These are all essentially responses of neutrality.

    I have explored in my parenting life and discipline the effectiveness (on a 14-15 year old boy-child doing 14-year old boy things like disappearing and coming home at 2 in the morning…etc) of the non-response response to bad behavior. Even the therapist concurred (in retrospect) that this was a stroke of genius! Knowing that exploding or even lecturing would allow the behavior and the individual an opportunity to further misbehave and continue a conflict once I accepted the (truly exhausting) role of explicator and dictator, etc I decided to try an inflection of non-violence theory-informed parenting. That is, I said nothing upon his return home, but instead allowed him to simply face his own behavior in silence..carrying the weight of it himself…as I refused to buy into its attempt to corrupt the peace and calm of my home environment. Amazingly, this worked. He ultimately came to me, almost crushed under his own inner critic, and apologized for his behavior. This is yet another form of refusing to allow the negativity to re-produce (because it will, continually). **(Come to think of it, just a few days ago he reminded me how much he appreciated the fact that I allowed him to make his own mistakes — and how much he learned).

    Just a couple more observations:

    Example three: Obama’s campaign circa Feb-Mar 2008. He demonstrated for the first time, I believe on a major national stage of political discourse, the power of non-violence. He refused to bend to the ever-insistent trash-talking campaigning directed at him by the Clinton machine. I remember watching, in astonishment, as he appeared to actually understand that non-violence could be employed in this Gandhian manner. That, in the end non-violence is a very powerful theory precisely because it is not in any way passive. It is an active theory that understands the only way to create a better path is to ignore the negativity when it seeks to re-produce itself. Once one has bent over and taken the bait…the games is up and the negativity has won.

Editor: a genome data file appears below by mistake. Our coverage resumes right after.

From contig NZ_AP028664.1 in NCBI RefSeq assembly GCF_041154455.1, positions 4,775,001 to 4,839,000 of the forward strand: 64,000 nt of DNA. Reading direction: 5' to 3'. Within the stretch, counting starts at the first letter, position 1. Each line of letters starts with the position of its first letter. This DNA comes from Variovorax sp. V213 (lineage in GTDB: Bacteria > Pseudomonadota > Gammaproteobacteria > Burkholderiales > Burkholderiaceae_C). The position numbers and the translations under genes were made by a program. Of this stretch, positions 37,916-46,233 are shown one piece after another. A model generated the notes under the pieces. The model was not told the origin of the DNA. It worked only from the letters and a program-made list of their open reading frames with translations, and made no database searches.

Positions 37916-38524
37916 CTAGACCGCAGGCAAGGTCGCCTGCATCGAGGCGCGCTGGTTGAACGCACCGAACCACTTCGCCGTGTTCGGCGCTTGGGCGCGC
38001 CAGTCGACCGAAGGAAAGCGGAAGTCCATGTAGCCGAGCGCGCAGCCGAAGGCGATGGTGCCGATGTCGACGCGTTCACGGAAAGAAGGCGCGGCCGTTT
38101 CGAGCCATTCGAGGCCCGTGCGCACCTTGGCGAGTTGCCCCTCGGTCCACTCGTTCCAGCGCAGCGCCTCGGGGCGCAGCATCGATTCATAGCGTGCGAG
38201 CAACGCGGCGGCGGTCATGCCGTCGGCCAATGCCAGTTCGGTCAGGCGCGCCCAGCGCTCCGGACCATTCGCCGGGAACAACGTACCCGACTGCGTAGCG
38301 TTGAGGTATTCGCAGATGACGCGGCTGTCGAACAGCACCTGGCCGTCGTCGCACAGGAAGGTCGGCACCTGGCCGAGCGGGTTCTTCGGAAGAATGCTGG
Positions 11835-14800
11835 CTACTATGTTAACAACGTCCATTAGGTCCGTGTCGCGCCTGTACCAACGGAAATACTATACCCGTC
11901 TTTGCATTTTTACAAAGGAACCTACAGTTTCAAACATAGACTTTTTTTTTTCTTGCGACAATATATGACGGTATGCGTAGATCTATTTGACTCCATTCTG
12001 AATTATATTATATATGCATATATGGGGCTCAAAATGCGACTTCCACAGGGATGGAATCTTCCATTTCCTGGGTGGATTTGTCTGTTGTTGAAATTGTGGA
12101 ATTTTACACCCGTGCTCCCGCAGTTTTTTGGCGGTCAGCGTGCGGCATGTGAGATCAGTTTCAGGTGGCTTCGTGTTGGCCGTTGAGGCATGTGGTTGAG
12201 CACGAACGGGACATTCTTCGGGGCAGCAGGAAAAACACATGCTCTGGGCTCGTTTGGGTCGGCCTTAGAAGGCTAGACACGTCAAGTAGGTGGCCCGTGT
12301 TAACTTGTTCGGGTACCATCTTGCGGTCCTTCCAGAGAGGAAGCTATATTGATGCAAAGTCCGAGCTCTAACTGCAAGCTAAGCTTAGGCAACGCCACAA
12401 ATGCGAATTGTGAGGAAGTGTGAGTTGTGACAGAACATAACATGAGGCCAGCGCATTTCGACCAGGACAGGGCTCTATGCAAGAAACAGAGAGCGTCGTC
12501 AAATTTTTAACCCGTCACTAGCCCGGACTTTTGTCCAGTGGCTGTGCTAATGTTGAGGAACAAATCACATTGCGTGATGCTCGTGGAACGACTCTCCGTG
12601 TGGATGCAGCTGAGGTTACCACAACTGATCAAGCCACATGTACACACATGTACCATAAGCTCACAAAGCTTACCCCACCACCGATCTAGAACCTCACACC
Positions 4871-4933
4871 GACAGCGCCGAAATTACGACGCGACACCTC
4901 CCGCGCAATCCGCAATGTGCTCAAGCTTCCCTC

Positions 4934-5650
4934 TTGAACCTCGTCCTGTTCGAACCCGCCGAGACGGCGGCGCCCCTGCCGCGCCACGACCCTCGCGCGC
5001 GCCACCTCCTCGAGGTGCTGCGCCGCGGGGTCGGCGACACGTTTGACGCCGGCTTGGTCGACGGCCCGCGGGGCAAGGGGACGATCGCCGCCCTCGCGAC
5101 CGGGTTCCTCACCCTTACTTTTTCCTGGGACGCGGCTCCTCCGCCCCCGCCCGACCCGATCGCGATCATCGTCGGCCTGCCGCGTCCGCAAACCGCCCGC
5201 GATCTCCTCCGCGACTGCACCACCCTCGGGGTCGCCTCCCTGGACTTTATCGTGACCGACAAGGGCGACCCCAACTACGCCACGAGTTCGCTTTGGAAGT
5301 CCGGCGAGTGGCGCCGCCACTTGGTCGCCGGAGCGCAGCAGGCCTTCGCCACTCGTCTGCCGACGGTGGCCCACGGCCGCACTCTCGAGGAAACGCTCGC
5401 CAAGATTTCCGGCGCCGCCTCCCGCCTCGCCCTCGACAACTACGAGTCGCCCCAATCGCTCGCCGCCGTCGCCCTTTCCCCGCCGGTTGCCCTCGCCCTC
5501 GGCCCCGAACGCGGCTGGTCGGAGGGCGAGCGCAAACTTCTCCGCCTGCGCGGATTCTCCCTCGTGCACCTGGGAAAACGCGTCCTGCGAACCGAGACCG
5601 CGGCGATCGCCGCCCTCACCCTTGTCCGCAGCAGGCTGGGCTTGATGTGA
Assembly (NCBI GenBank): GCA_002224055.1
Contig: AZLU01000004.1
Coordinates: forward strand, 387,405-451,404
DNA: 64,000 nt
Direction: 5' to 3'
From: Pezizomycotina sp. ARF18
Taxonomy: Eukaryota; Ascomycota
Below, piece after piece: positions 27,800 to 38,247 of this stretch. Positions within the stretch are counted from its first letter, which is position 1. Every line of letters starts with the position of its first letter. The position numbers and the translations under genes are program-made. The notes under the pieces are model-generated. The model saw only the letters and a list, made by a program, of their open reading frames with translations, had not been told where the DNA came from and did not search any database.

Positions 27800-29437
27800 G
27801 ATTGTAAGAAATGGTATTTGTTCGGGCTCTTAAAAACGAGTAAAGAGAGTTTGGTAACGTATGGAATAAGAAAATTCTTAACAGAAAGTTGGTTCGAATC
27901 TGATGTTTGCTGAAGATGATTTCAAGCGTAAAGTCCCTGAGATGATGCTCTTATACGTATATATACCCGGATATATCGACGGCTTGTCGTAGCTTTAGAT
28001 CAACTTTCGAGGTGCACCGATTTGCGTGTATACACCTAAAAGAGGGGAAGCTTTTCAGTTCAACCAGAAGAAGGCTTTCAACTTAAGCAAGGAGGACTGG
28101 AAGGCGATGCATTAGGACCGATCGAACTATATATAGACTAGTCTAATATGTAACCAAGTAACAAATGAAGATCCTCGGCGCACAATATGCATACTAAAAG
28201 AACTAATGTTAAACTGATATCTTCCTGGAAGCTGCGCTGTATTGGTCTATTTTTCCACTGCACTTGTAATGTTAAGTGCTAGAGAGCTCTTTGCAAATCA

I do believe that in the moment of truly egregious and predictable sources of negativity that such sources begin to slowly lose the right to even warrant the picnic chat comment of “I see your point.” I do believe that in some instances simple silence is fine. Going back to that ministerial pastoral care approach, the listening ear serves a wonderful purpose. It supports the other individual. But, and this speaks more directly to the dilemma under consideration here: saves the enormous amount of energy it can take to respond and protect oneself from the bait of negativity.

    I think the best way, ultimately to help people out of these habitual negative modes of behavior, and of nurturing fields of negativity…is to simply stop feeding the beast. If folks find they lack conversation partners they may finally (even in spite of themselves) learn that positive comments will engage and nurture conversations…just as a smile encourages social interaction.

    Sorry to be long winded…but I too believe that the presence of socially sanctioned negativity in conversation has exploded in the past decade.

    Be well!
    Allison